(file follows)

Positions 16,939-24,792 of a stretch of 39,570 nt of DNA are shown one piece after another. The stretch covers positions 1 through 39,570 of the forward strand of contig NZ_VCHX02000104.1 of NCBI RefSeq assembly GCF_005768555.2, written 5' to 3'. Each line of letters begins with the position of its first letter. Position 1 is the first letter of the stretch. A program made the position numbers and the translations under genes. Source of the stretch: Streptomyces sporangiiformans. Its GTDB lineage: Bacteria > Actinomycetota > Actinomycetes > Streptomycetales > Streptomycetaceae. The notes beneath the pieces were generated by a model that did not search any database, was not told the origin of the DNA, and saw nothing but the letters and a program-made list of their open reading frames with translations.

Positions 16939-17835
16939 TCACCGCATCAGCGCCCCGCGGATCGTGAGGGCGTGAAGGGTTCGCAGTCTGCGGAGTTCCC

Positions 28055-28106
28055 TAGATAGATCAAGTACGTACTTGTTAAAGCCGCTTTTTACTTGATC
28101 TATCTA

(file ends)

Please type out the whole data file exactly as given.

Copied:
Positions 16,939-24,792 of a stretch of 39,570 nt of DNA are shown one piece after another. The stretch covers positions 1 through 39,570 of the forward strand of contig NZ_VCHX02000104.1 of NCBI RefSeq assembly GCF_005768555.2, written 5' to 3'. Each line of letters begins with the position of its first letter. Position 1 is the first letter of the stretch. A program made the position numbers and the translations under genes. Source of the stretch: Streptomyces sporangiiformans. Its GTDB lineage: Bacteria > Actinomycetota > Actinomycetes > Streptomycetales > Streptomycetaceae. The notes beneath the pieces were generated by a model that did not search any database, was not told the origin of the DNA, and saw nothing but the letters and a program-made list of their open reading frames with translations.

Positions 16939-17835
16939 TCACCGCATCAGCGCCCCGCGGATCGTGAGGGCGTGAAGGGTTCGCAGTCTGCGGAGTTCCC

Positions 28055-28106
28055 TAGATAGATCAAGTACGTACTTGTTAAAGCCGCTTTTTACTTGATC
28101 TATCTA